I wish you could get into decimals, like a 6.5, so you could weigh it in a more nuanced way. That mostly comes from me adding up my score and dividing it and seeing that it's a 7.4, which feels better than a 7. But again, that could be ego.

Next, we get some longer descriptions of why these elements were rated the way they were and where you can improve.


These strengths are there to help you understand what's working in the screenplay. It's a list of stuff I'll keep in my mind to not mess around with as I move forward in the screenplay.

But let's get into the weaknesses. This is where you'll really get justifications for why your script was rated the way it was, as well as a list of the things you need to work on going forward.


I found these weaknesses to be well-written. Although If I had to make a critique, I wished they focused on the angles the script was about, instead of wanting me to lean into things it was not about, like the autopsy of the baby.

Still, I get why the appetite for more information is in there, and as the writer, it's my job to find a way to add that stuff into the story, in any way I can. Especially if I sense an appetite for it.

I liked the notes on the women characters. They're right when writing it and reading Anne Lindbergh's autobiography, I found that the women in these people's lives were completely sidelined during the investigation. Still, I do think there has to be a way I can bring them forward in Act One, to help pay off the scene they liked in Act Two. That will certainly be my focus on the next pass of the story.

Lastly, you get a breakdown of the prospects of the screenplay. That means where they think it can survive in the marketplace.


These prospects seem good. I'd love a line about what changes need to be made to rank higher on the site, but I think focusing on who it would appeal to in Hollywood is smart. As someone who got agents and managers off this site in the past, I know this section is important. It's what sells you to the people reading. Weaknesses can be fixed, but the marketplace is forever.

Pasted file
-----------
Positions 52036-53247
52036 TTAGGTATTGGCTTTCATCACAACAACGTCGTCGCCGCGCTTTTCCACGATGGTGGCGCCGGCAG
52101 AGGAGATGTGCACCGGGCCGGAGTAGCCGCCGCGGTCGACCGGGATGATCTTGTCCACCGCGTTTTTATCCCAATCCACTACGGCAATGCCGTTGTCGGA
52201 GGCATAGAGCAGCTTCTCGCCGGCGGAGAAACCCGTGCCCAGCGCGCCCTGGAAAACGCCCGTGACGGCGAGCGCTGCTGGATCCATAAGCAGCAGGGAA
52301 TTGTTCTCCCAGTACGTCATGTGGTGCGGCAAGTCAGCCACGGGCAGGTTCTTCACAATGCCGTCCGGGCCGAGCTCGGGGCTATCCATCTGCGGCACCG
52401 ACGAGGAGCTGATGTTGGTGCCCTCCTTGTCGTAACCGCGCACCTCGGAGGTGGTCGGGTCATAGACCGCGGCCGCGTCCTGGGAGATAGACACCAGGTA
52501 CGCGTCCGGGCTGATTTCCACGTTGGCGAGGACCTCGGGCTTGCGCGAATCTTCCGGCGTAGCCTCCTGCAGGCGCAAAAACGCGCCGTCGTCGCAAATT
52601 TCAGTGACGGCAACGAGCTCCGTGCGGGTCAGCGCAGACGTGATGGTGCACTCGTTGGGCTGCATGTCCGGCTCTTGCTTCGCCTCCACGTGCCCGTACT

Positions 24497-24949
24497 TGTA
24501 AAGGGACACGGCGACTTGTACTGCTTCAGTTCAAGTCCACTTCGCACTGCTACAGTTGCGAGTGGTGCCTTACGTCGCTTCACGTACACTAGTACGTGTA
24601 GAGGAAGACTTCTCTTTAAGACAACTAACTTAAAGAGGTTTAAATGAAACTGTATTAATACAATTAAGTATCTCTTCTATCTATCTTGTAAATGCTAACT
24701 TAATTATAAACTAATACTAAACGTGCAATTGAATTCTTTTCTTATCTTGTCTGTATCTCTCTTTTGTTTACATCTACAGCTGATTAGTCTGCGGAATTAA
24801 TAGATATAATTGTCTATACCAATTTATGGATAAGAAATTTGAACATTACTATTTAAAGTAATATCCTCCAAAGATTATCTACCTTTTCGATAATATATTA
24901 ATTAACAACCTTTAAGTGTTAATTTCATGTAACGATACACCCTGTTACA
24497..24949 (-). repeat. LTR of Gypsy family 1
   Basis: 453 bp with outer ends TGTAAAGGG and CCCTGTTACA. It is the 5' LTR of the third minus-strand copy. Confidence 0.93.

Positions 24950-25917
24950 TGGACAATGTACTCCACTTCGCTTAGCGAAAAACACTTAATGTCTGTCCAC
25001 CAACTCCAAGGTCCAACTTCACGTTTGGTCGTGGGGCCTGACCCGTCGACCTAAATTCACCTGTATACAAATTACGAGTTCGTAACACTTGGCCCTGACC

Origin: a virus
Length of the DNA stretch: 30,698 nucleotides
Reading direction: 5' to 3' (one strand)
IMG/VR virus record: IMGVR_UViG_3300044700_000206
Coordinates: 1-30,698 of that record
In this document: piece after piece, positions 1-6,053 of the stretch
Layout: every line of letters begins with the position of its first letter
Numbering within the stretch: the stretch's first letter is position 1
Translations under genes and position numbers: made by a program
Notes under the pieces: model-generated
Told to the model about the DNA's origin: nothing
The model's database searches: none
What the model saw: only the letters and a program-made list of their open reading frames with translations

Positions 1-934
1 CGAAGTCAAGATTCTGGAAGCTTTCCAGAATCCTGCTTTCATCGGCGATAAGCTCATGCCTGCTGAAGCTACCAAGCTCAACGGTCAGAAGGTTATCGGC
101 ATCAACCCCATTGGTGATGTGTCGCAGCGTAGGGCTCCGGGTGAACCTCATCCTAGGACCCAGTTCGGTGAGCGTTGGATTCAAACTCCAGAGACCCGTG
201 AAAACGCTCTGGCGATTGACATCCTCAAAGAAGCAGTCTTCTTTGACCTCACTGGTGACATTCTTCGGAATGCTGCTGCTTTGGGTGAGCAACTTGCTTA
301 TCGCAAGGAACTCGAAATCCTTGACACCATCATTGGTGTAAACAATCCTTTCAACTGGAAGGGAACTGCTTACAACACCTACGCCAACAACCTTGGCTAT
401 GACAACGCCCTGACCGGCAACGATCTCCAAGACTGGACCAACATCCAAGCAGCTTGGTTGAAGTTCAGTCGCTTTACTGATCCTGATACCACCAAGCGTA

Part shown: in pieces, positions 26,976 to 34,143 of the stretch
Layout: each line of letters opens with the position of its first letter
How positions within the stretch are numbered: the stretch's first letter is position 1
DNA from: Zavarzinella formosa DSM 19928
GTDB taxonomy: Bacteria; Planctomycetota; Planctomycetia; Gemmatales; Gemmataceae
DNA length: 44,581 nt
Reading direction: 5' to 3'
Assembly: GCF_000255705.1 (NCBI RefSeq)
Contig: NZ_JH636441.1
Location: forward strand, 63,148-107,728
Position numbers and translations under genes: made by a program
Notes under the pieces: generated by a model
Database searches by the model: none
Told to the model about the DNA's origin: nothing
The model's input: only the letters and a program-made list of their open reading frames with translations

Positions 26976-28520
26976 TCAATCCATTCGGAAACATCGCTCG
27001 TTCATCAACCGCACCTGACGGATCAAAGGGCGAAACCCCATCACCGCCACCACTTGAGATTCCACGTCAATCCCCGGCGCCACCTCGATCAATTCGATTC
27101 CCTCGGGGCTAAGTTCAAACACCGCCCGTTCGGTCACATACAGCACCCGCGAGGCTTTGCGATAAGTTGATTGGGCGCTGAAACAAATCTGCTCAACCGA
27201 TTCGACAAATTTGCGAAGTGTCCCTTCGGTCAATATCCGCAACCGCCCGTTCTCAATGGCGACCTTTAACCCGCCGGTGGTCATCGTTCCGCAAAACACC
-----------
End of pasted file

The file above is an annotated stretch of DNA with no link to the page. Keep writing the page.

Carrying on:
Big Takeaways

It's no secret I like the Black List. The only reason I have a movie made in this industry was that Shovel Buddies was found on their website. That's a fact I never forget.

I also think they are very involved in helping new and diverse voices get found in an increasingly hard-to-break-into marketplace. While I only paid for evaluations and hosting, there are lots of contests and mentorships they have available monthly that make it worthwhile.

I also will reiterate what I said above, I used the Black List to break into Hollywood! While I might be the exception and not the rule, I can say that many managers and agents do read the top list there and reach out to unrepped people about their screenplays. While they do profit off submissions, it does feel like their hearts are in the right place.

People have raised concerns over the Black List producing movies, and thus having a conflict of interest when they ask people to pay for evaluations. I weigh the pros against the cons. Since the platform is still used for agents/managers/producers to find material, and not for just the Black List to mine it, I think the pros outweigh the cons. But I suggest every person who submits to evaluate that for themselves.

In terms of a thing I felt was difficult, it took a long time to get my evaluation back. I paid $130 on Sept. 28 for hosting and the evaluation. It came out of my bank account right away, but the evaluation didn't come until Oct. 8. That's 10 days, and the Black List says it could take up to three weeks to get that feedback. That's something to keep in mind if you are paying for coverage that might be time-sensitive.